Highly structured spatial models as a tool for analyzing the spread of diseases and species distributions
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Cita bibliográficaMartínez-Minaya, J., Vicent, A., López-Quílez, A., Picó, F.X., Marcer, A., Conesa, D. (2017). Highly structured spatial models as a tool for analyzing the spread of diseases and species distributions. In 27th Annual Conference of the International Environmetrics Society, Bergamo, Italy.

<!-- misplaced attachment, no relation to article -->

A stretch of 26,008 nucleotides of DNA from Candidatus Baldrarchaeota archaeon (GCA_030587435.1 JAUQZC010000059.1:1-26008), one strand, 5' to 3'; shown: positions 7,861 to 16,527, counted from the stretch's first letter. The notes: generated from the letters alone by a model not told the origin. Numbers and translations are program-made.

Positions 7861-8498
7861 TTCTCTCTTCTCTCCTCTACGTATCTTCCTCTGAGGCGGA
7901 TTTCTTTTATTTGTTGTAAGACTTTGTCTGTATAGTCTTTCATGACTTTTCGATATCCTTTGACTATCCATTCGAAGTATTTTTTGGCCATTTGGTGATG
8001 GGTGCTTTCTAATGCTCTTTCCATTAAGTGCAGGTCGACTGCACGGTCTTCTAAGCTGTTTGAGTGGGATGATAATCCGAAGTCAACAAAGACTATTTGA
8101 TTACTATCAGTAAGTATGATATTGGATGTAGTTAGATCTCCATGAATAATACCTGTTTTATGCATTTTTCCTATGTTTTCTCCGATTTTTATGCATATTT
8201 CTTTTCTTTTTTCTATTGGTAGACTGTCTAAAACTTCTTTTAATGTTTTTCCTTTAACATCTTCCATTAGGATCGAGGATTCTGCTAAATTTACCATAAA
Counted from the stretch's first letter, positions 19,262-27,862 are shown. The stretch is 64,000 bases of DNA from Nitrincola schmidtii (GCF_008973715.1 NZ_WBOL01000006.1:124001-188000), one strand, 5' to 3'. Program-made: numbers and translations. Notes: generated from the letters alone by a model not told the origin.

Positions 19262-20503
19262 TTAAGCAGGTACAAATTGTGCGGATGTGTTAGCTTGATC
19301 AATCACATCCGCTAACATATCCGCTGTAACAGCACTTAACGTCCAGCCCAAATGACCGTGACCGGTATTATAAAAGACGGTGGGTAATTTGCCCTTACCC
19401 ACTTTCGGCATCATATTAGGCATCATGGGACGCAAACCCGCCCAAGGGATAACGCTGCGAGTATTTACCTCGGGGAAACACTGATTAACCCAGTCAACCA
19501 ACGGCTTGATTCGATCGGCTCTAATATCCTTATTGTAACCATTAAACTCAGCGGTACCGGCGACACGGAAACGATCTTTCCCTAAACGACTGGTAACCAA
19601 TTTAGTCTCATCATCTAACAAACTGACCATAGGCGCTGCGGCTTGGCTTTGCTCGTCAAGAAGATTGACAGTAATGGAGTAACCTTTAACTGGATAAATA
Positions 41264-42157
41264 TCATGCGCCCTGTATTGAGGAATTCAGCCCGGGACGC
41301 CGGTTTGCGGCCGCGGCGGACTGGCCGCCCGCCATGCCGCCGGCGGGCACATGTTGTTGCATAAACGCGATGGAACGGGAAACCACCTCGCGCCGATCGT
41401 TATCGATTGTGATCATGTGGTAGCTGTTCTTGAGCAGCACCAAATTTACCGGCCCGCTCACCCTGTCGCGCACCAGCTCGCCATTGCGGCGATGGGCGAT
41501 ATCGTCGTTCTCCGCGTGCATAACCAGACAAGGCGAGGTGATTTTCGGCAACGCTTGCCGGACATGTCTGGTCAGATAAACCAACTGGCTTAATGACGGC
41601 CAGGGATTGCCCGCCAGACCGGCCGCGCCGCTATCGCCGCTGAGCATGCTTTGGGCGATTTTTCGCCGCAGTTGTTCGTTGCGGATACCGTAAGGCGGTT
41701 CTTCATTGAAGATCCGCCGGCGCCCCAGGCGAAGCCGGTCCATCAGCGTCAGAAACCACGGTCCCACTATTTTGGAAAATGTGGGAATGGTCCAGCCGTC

In the last years, the use of complex statistical models has increased to improve our knowledge on the spread of diseases and the distribution of species, being of great interest in Ecology and Epidemiology. Complexity in these models arises for instance when including the use of beta likelihoods and spatial e ects. This complexity makes the inferential and predictive processes challenging to perform. Bayesian statistics represent a good alternative to deal with these models, because it is based on the idea that the information and uncertainty can be expressed in terms of probability distributions. Moreover, this complexity can be readily handled with hierarchical Bayesian models without much di culty. However, despite the di erent advantages of the Bayesian inference, the main challenge is to nd an analytic expression for posterior distributions of the parameters and hyperparameters. Several numeric approaches have been proposed such as Markov chain Monte Carlo methods (MCMC) or integrated nested Laplace approximation (INLA). Here, we present three di erent complex real problems which can be approached with hierarchical Bayesian models using INLA. In particular, a beta regression model with random e ects to study a persimmon disease caused by the fungus Mycosphaerella nawae in the Comunitat Valenciana region in Spain, and a beta spatial regression to study the spatial distribution of the genetic diversity of the plant Arabidopsis thaliana in the Iberian Peninsula. In addition, we show a preliminary analysis of an emerging plant disease, known as the olive quick decline syndrome and caused by the bacterium Xylella fastidiosa, which is expanding rapidly in the southern region of Apulia in Italy, Corsica, continental France, as well as outbreaks in Balearic Islands in Spain.